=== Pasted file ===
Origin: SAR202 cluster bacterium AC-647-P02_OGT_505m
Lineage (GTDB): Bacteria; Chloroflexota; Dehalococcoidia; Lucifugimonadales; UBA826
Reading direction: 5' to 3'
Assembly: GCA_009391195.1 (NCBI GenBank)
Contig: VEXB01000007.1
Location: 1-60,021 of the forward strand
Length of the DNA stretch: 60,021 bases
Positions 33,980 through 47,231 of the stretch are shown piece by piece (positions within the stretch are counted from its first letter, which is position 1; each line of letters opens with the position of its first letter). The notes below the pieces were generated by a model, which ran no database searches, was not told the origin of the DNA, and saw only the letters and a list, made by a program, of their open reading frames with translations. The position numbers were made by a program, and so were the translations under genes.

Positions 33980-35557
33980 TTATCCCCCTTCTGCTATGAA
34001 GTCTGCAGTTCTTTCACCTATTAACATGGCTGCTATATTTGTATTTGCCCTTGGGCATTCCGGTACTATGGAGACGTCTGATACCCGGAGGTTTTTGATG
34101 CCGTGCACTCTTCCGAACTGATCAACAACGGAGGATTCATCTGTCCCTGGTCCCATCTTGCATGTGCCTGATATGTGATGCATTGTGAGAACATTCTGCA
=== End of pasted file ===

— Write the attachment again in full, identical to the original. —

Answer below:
Origin: SAR202 cluster bacterium AC-647-P02_OGT_505m
Lineage (GTDB): Bacteria; Chloroflexota; Dehalococcoidia; Lucifugimonadales; UBA826
Reading direction: 5' to 3'
Assembly: GCA_009391195.1 (NCBI GenBank)
Contig: VEXB01000007.1
Location: 1-60,021 of the forward strand
Length of the DNA stretch: 60,021 bases
Positions 33,980 through 47,231 of the stretch are shown piece by piece (positions within the stretch are counted from its first letter, which is position 1; each line of letters opens with the position of its first letter). The notes below the pieces were generated by a model, which ran no database searches, was not told the origin of the DNA, and saw only the letters and a list, made by a program, of their open reading frames with translations. The position numbers were made by a program, and so were the translations under genes.

Positions 33980-35557
33980 TTATCCCCCTTCTGCTATGAA
34001 GTCTGCAGTTCTTTCACCTATTAACATGGCTGCTATATTTGTATTTGCCCTTGGGCATTCCGGTACTATGGAGACGTCTGATACCCGGAGGTTTTTGATG
34101 CCGTGCACTCTTCCGAACTGATCAACAACGGAGGATTCATCTGTCCCTGGTCCCATCTTGCATGTGCCTGATATGTGATGCATTGTGAGAACATTCTGCA